The launch of a new product is a time of anticipation and excitement for both companies and consumers. Often, people are so enamoured with the latest release from a company that they forget the incredible amount of time and effort that went into getting it in front of them.
Getting a new product on the market is a process that requires organised teamwork and efficiency. The process from concept to distribution has many steps, but completing these as quickly as possible to the highest standard is essential to stay on top in a competitive market.
Because so many different teams are involved in a new product introduction procedure, having a unified procedure is essential to be able to deliver on these deadlines, not just once, but for all future product launches. Here’s what’s involved in the NPI procedure:
Assemble a specialist team
The first step of any new product introduction procedure involves assembling a specialist team to manage their areas of the project from start to finish. When launching a new product, some of the team may be made up of new hires but, often, experienced employees are brought on from their departments to implement their established strategies as part of the new launch.
The right team is made from those who are eager to see the successful implementation of the new product, as well as the increased interest in the company it will generate. Each new product introduction procedure is the chance to establish or re-establish the company within the market, and the right team will see the opportunity for what it is and be excited to take it on.
Design for manufacture
Designing for manufacture is key when it comes to the new product introduction process. Whilst there are usually no limits or a ‘no wrong answers’ policy when it comes to initial ideas and concepts for new products to allow creativity to flow, designing for manufacture means addressing the feasibility of the product, namely – is it easy to manufacture? Overreaching at this early stage could be setting up for a fall if feasibility isn’t addressed.
If this concept isn’t adhered to, the likelihood is that, at either the component sourcing stage or the design and testing stage, the limitations will be exposed. If this happens, the process will have to come back to this stage to allow redesigns, wasting money and valuable time.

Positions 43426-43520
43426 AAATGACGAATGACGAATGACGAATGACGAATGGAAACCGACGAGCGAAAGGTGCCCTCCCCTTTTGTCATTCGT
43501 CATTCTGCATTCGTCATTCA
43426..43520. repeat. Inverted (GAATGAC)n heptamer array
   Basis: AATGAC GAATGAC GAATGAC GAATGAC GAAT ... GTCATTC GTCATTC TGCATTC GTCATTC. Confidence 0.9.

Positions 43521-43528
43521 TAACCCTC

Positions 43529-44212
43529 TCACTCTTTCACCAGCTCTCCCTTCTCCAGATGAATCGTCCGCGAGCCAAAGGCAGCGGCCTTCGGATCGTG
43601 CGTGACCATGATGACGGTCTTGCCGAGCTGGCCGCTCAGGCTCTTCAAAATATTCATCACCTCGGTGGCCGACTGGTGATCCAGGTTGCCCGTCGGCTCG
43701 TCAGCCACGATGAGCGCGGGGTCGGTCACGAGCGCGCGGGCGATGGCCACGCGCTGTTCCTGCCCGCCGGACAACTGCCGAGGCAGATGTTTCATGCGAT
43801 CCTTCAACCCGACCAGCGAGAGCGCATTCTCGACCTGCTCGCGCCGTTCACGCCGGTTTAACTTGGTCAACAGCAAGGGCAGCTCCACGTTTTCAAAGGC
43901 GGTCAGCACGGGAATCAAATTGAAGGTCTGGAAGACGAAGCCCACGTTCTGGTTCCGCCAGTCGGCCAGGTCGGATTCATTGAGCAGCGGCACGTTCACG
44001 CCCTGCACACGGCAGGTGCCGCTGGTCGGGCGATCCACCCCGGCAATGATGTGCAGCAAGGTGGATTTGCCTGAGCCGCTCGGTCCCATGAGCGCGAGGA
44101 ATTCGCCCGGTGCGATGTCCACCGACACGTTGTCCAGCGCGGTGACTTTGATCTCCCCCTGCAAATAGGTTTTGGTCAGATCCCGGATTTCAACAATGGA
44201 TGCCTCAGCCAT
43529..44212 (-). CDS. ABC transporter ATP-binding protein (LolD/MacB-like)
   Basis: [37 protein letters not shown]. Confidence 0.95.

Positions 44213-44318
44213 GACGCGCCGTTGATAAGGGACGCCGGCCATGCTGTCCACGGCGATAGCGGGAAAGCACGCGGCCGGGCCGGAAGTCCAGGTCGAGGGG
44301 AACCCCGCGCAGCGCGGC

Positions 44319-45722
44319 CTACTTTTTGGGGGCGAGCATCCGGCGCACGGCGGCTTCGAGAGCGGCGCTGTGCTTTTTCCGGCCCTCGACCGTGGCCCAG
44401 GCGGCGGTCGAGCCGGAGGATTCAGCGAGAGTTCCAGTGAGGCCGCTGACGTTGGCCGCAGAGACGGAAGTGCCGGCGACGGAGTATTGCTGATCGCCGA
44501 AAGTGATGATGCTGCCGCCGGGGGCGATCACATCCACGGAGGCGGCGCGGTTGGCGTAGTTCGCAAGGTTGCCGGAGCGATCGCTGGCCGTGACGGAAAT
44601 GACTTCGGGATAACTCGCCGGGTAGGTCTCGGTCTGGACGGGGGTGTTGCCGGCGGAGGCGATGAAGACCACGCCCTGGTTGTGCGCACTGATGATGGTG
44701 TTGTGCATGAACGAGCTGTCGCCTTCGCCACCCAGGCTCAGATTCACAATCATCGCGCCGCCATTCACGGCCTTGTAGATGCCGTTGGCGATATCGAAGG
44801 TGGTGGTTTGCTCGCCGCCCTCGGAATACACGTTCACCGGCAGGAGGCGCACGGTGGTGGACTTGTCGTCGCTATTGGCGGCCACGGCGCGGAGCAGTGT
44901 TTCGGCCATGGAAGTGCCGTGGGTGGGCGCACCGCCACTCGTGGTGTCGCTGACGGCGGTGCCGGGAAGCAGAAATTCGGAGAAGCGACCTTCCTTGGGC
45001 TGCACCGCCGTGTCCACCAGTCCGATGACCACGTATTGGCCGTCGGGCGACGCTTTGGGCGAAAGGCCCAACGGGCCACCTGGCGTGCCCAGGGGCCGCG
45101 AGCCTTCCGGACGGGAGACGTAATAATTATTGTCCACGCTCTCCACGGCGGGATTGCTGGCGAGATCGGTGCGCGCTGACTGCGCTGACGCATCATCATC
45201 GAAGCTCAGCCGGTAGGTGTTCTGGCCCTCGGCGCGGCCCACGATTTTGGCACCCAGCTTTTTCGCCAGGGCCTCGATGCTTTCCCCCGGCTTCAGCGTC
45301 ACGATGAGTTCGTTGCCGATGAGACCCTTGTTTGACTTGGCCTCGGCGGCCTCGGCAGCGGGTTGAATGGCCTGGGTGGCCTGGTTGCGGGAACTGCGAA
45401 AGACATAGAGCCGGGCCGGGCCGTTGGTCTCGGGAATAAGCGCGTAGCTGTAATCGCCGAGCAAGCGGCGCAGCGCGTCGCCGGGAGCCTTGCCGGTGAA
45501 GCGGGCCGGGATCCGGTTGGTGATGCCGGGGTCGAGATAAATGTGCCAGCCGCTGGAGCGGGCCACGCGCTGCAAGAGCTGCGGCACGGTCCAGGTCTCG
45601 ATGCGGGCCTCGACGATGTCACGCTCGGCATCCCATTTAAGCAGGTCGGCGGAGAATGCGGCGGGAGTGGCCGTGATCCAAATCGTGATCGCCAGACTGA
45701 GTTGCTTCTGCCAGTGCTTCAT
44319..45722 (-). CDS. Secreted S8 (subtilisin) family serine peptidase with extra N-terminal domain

Sourcing of parts and components
Sourcing all the parts and components for the product needs to be carried out with an eye on the long-term. There is no point in sourcing components from a company that don’t have the capacity to keep up with the projected demand, even if their prices are good. Similarly, trying to get as many components as possible from the fewest number of suppliers will ensure the supply chain runs more smoothly.
With many new product introductions, entirely new components may have to be sourced that you are less experienced with. Taking the time to find not just the cheapest, but also the most effective parts, will save time and money later on.
Design and testing
Once everything has been sourced, the testing phase of the new product introduction process can take place. Also known as the ‘validate’ stage, testing is essential for any new product, even if it is an improved version of a product that is already established. This is also the last chance to make any design changes before full-scale manufacturing and distribution.
At this stage, it isn’t just the product that is being tested and assessed, but also the method of production. This will see that all stages of the manufacturing process are as efficient as possible and identify where changes can be made.
Once the product and manufacturing process has been tested and any necessary adjustments have been made, the product can be manufactured at full-scale, ready for distribution. The full-scale manufacturing is completed to a strict timeline so that the projected demand for the product can be met on time.
Depending on the product, full-scale manufacturing can be a huge process in its own right, but if both product and manufacturing methods have been thoroughly validated, then this stage is usually straightforward, if time-consuming.
The final step in the new product introduction procedure is distribution. Product launches may take place in stores, at expos or trade shows, to name a few, but this stage is the culmination of everyone’s hard work, resulting in the consumer experiencing the product for the first time.
These initial reactions provide essential data to be collected, to see if expectations have been met and pain points addressed. It also offers the opportunity for reviewing the lessons learned from the new product introduction process as a whole and how it can be improved for future product launches.